Are wedding cakes & photos commodities, or are they art?

When atheists object to a monument of the Ten Commandments, I have argued that it should be defended as a work of art.  And to the reply that non-religious people find it offensive, say, “art is supposed to be offensive.”  As we see in the futile attempts to ban controversial art works, art is pretty much sacrosanct and courts have ruled that it is thoroughly protected under the Second Amendment as “free speech.”

Those Christian bakers and photographers who object to taking part in gay weddings are being charged with discrimination, as if creating culinary sculptures and expressive photographs were commercial commodities, on the order of selling products in a grocery store.  But what if the cakes and photos are works of art?  Artistic expression, even when it is paid for, cannot be coerced or constrained.

This is the argument now being made in the courts.  So far, unsuccessfully, though bakers and photographers have long insisted that their work is a creative, expressive, and aesthetic art form.

I wonder if a composer, or a portrait painter, or a poet would have to accept a commission from a gay couple.  Would gay artists in any of these forms be required to provide their services for a group they deem homophobic?  As I’ve asked before, does a rock musician’s refusal to allow his music to be played at a Donald Trump rally constitute discrimination against someone for his political beliefs? Would an atheist filmmaker who refuses to make promotional videos for a church be discriminating on the basis of religion?

At any rate, the legal debate over “what is art” is just getting started.  Can anyone help in drawing the lines?  See the legal wrangling after the jump. [Read more…]

Music composed by artificial intelligence

Google engineers are trying to see if Artificial Intelligence can generate works of art, thus morphing into Artificial Creativity.  The company’s Project Magenta is working on algorithms that would allow computers to compose music.  See Can machines make music? Google tests creative boundaries of AI. – CSMonitor.com.  

The first composition has been released.  It consists of only four notes.  (The drums are human additions.)  Hear it after the jump.

Then discuss:  Do you think machines with Artificial Intelligence will be able to create art?  What’s the difference between the Artificial Intelligence of a machine and the Actual Intelligence of a human being? What else is needed to create a work of art besides “intelligence”?  Can machines ever have those things?
[Read more…]

Day Jobs

Scot McKnight has a post from an Australian source on the Day Jobs of 20 Famous Writers.  Most of these seem to be what the writers were doing before they were able to make a living just from their writing.  I could list more examples of day jobs that writers held even after they became successful:  Wallace Stevens was an insurance executive; Geoffrey Chaucer and Nathaniel Hawthorne were both customs officials; countless writers today are teachers or pastors or manual laborers.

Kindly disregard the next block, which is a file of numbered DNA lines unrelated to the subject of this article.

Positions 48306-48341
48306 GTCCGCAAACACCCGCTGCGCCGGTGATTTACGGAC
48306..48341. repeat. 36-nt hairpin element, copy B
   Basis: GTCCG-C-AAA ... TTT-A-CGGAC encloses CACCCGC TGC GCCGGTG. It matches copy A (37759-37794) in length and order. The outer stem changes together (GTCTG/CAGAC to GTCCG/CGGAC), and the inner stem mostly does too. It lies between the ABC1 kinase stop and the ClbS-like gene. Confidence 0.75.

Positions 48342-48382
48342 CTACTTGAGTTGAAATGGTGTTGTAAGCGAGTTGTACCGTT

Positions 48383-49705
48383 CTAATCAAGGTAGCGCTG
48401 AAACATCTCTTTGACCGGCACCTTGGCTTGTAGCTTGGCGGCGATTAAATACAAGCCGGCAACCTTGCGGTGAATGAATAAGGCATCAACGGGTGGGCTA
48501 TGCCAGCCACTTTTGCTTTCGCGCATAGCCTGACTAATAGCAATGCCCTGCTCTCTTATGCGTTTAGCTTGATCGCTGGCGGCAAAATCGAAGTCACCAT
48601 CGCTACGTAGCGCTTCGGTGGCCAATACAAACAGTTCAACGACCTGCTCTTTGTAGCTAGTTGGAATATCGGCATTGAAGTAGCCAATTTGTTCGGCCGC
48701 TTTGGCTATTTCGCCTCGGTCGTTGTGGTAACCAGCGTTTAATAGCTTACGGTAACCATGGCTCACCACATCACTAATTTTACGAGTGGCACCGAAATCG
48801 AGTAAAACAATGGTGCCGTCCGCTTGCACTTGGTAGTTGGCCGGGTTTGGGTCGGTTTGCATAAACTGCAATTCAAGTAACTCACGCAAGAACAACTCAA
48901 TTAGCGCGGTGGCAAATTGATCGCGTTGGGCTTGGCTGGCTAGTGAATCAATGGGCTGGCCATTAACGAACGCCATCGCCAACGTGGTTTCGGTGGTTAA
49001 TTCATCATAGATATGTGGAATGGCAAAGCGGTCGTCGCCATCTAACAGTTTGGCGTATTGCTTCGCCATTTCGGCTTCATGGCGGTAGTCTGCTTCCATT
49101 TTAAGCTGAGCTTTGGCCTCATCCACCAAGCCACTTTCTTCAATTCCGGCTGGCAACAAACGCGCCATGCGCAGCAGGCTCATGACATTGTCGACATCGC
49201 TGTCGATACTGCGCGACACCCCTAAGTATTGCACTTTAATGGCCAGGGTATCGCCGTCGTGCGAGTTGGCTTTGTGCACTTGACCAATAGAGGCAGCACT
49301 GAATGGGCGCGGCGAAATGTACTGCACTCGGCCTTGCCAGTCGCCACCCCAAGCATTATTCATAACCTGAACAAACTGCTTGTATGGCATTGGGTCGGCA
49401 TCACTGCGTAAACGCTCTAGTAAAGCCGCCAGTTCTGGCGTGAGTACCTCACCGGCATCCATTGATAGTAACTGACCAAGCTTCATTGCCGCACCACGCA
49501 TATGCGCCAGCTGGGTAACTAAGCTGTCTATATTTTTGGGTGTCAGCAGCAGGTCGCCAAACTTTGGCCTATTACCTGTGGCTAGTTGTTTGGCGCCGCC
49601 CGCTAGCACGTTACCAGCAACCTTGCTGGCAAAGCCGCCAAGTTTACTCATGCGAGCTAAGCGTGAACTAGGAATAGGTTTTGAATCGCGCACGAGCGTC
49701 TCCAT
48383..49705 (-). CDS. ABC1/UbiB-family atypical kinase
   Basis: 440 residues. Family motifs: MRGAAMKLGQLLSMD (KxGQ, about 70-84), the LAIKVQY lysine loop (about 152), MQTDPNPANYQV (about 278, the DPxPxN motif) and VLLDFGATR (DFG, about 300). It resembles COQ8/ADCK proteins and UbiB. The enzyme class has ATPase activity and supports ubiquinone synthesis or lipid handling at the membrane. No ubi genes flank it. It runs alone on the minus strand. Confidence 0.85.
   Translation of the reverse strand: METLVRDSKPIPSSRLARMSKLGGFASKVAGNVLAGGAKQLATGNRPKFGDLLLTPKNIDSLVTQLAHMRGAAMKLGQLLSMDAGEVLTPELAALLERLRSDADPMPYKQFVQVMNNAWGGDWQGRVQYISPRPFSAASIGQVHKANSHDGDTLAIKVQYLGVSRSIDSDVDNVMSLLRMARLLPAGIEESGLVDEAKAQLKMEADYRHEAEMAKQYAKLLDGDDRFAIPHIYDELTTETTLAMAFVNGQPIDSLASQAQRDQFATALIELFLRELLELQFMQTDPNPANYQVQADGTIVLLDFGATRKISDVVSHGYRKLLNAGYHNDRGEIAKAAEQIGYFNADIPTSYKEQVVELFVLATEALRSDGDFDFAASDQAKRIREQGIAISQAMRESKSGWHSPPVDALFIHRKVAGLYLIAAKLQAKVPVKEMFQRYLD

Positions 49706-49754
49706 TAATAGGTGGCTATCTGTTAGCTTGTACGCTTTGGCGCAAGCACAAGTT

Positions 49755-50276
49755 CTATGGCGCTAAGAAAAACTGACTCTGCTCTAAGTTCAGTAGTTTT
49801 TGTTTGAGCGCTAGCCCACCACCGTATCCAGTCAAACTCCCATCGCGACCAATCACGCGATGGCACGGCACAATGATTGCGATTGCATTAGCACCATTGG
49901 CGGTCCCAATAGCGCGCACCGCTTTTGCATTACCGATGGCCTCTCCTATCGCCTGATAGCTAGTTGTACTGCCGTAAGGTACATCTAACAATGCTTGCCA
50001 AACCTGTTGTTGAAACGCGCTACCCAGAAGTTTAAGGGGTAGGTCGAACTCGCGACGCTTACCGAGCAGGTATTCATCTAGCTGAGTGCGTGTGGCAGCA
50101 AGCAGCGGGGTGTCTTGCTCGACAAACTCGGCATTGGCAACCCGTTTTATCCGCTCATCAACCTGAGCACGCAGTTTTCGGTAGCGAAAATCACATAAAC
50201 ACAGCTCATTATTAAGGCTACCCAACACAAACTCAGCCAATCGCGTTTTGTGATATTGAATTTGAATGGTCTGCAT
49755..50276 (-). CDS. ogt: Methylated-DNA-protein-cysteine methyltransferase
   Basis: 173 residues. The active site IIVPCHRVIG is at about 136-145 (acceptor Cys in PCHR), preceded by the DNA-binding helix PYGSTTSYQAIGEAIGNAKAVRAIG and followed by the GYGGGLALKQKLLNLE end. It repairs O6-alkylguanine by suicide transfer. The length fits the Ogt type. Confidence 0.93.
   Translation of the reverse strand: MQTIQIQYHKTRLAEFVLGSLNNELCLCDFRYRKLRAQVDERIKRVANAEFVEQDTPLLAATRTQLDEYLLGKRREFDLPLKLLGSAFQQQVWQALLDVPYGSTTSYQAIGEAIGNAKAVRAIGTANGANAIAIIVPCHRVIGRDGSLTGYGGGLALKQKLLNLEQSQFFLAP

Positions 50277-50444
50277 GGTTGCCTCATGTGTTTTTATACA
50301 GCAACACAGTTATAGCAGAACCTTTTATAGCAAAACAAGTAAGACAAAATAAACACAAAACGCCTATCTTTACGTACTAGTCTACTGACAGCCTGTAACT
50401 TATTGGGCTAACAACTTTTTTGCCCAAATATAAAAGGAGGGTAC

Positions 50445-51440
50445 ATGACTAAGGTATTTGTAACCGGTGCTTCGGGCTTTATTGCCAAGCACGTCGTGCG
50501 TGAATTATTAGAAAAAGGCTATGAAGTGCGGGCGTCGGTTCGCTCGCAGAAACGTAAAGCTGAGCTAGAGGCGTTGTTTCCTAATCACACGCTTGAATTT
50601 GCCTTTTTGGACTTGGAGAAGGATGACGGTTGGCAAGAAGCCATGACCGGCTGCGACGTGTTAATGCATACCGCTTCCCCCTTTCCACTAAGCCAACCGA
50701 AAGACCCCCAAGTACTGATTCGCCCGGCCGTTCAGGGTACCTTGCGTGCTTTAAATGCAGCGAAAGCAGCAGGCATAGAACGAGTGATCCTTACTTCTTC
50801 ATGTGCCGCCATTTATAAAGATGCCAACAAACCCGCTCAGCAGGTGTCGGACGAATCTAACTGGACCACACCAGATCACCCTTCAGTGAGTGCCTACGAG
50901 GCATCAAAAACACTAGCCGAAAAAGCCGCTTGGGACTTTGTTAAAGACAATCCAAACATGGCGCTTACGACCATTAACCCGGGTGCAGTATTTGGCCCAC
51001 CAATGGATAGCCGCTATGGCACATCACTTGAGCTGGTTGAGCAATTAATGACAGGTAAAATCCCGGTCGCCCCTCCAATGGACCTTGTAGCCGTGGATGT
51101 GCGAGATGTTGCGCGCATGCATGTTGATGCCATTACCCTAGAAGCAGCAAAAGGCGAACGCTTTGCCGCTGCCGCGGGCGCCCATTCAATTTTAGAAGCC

Day jobs are not just for authors.  Artists and musicians often support themselves primarily by teaching.

The fact is, it’s hard to make a living by writing or artistic pursuits.  That’s the nature of those particular callings.

We’ve got to remember that the doctrine of vocation is NOT primarily about making a living, despite the secular uses of that term.   It’s mainly about the various neighbors that God puts into your life and calls you to love and serve. [Read more…]

“I will make melody with all my being”

Still more from the Bible on the arts from passages I’ve always skimmed over!  In the first verse of Psalm 108, a psalm of David, we read “I will sing and make melody with all my being!”

So singing and making melody (I suppose that would include composing) are done with “all” the artists’ “being.”  Creating a work of art takes everything that the artist is.  Imagination, yes, but also the intellect, all of the artist’s memories, beliefs, personality.

The literal rendition of those Hebrew words is “my glory.”  I suppose that would include the artist’s talents and gifts.  But the point seems to be that the creation (“I will. . .make melody”) or performance (“I will sing”) of a work of art is a holistic effort on the part of the artist, rather than the exertion of a single faculty.

Does such close reading of a text violate the Law/Gospel hermeneutic?  Not at all!  This word is Law to an artist, who is often tempted to work superficially, tossing off something just for commercial reasons, being fake, insincere, and inauthentic, imitating someone else for fashion’s sake rather than being true to oneself as an artist.

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“To you, O Lord, I will make music”

More aesthetics in the Bible, from passages that I had never noticed before:  Psalm 101, identified as “a Psalm of David,” reflects specifically on singing and making music.  It begins:

I will sing of steadfast love and justice;
    to you, O Lord, I will make music.

Elsewhere, David also refers to singing and making melody “to the Lord” (Psalm 27:6; see these other places).  So the Lord is the audience of the music.  The artist is addressing not other human beings but God Himself.

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The artistic freedom of musicians and bakers

Liberal musicians have long objected to their work being used by conservative politicians.  And, as the link shows, they usually get their way.  After all, artists should have the freedom not to have their creative work employed in a cause they do not believe in.

So why don’t the culinary artists who make wedding cakes have that same freedom? [Read more…]


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